Talking about the performance benefits, two way data binding in some other context (say AngularJS) works by means of watchers watching different elements. This sounds easier (and less code than React's one way data flow) for a small number of elements, however as the number of your UI components/elements grow, so does the number of watchers. A single change in this case causes a lot of watchers to fire up in order to keep things in sync. This makes the performance a bit sluggish. In case of React, since there is only one way data flow, it's easier to determine which components need to be updated.

Handling state updates

Coming to the second part of your question, your state library provides the data to your form components causing any dependent components to update on state change, sweet. Here are my thoughts:

I was thinking about allowing individual fields to opt-out of that behavior in case the programmer was concerned about performance, but then I started wondering when this would ever be a real performance issue.

The store update in itself will happen pretty quick. JavaScript runs very fast, it's the DOM updates which often times causes bottlenecks. So, unless there are hundreds of dependent form elements on the same page and all of them are getting updated, you'll be just fine.

And let's suppose that I weren't using apollo but just calling a function that updates some global store directly - what would be the performance consideration then?

I don't think it'll have significant difference.

My thinking is that if a form is going to support immediately updating the form state as the user types in one field, it might as well do so for all the fields. The user can only type in one field at a time, and I don't see the benefit of making the page sometimes faster (probably negligibly) with some fields and sometimes slower with others.

Agreed with this.

My library allows consumers to use whatever input components they want, so if the programmer just wants fewer state updates, they could just write a component that debounces React's onChange event or uses the browser's own change or blur event instead.

I think most of the use cases would be solved with a simple input. Again, I don't see a performance benefit with fewer state updates here. Debounce could be useful if for example I'm running an API call on the input (and want to wait before the user stops typing).

Is there some other reason why a user of my library would want to ignore changes for particular fields until the user submits the form? Or maybe a more useful option would be to ignore changes for the entire form (until submit)?

I don't see a benefit in ignoring changes for a particular field or waiting until submit. On the other hand, when using forms, a common use case I come across implementing things is data validation. For example,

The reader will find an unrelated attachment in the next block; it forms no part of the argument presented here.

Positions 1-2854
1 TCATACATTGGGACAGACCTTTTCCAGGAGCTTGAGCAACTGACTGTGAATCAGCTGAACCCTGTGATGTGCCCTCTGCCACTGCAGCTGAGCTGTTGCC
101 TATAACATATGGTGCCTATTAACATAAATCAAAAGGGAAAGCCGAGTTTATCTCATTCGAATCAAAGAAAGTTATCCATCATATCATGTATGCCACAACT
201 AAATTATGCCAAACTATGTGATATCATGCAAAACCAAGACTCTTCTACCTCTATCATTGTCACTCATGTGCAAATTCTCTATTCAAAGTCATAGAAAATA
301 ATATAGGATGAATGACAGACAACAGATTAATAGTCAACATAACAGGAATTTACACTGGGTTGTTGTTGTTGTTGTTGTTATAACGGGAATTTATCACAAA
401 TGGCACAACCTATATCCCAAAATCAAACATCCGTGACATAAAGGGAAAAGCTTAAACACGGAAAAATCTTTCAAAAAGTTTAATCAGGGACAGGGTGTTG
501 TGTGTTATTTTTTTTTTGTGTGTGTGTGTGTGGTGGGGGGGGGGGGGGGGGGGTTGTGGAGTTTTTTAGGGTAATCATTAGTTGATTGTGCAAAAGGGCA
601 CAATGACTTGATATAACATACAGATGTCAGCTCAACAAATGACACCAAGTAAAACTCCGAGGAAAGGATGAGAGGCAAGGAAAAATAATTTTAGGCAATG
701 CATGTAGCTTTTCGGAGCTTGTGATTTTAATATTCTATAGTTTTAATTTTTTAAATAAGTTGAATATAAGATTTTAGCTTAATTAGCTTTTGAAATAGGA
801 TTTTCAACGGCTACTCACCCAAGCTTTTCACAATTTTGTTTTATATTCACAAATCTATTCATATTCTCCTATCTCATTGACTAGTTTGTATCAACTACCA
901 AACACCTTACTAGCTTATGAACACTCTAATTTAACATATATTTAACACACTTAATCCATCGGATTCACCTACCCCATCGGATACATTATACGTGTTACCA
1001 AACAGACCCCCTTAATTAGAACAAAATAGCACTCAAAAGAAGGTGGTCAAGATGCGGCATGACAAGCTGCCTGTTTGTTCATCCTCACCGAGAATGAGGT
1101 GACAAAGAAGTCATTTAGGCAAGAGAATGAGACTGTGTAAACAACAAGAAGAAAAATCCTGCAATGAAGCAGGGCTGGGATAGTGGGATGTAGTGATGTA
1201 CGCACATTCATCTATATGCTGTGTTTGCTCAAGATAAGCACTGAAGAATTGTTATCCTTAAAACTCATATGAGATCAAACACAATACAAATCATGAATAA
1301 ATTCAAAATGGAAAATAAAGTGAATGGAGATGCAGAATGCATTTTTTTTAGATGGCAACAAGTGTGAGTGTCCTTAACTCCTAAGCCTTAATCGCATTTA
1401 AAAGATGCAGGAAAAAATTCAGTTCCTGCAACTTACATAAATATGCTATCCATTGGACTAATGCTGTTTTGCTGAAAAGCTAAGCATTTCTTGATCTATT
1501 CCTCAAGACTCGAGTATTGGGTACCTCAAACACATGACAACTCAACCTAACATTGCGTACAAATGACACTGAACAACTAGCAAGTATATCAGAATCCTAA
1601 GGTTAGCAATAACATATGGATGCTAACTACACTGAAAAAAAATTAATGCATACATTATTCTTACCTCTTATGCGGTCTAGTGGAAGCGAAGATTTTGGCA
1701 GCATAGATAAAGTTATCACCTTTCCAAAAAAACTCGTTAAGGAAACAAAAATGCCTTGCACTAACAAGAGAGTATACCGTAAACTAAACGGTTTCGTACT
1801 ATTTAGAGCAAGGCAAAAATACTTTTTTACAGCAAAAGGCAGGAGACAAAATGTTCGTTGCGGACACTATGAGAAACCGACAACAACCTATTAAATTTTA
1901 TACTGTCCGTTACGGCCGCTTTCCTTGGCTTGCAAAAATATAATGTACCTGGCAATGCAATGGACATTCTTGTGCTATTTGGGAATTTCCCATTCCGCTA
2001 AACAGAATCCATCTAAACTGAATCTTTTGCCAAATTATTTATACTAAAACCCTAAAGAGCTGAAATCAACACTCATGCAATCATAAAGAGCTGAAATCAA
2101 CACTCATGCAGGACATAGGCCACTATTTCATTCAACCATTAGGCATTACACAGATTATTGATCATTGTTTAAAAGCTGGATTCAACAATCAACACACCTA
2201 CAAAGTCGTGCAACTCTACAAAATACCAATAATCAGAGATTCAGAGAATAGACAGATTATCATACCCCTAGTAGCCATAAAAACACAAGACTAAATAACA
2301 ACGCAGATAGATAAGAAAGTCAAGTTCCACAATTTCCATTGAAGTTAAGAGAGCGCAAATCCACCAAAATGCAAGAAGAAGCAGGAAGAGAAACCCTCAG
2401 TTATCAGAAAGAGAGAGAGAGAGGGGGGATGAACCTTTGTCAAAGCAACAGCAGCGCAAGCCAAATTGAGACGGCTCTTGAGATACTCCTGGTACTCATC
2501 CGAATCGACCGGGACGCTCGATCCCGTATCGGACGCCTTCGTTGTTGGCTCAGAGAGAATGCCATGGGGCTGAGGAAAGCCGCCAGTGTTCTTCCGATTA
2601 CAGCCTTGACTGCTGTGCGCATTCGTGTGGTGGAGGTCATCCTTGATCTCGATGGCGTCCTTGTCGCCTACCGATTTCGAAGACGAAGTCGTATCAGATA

• provide feedback to the user as and when he is creating a password
  • check if an email is valid
  • perform API calls to see if a username is valid, etc.

These cases would need the state to be updated as the user is typing.

tl;dr

You should be fine with updating state as the user is typing. If you're still concerned about performance, I would suggest to profile your components to isolate bottlenecks if any :)

  • Thank you very much for your thorough answer. One question about: "A single change in this case causes a lot of watchers to fire up in order to keep things in sync." That's only the case because of how Angular is implemented, right? My library technically has a lot of "watchers" too - every input component has its own onChange handler in order to notify the Form when it's updated (via a callback obtained from this.props) - but they are very simple and there's just one handleChange method on the Form that handles all the state updates. – Matt Browne Feb 25 '18 at 22:10
  • So these onChange handlers basically function as events that are passed up to the parent component, which then reacts to the events, just how React is intended to work (I think). So this should result in better performance than Angular's implementation, right? – Matt Browne Feb 25 '18 at 22:10
  • In any case, yes -- if it seems sluggish at all, I should definitely do some profiling before using this in production, as you recommended. – Matt Browne Feb 25 '18 at 22:10
  • 1
    You're welcome! AngularJS implemented two way binding via dirty checking which resulted in a cascade of events getting fired in order to determine parts of the UI which had changed. In react, you're only updating the parent state which updates the dependent children. Perhaps react docs can explain this in more detail reactjs.org/docs/reconciliation.html :) – Divyanshu Maithani Feb 25 '18 at 22:17
  • 1
    Thanks for the link. It sounds like my approach is sound and should be efficient, but always good to understand the details :) – Matt Browne Feb 25 '18 at 22:22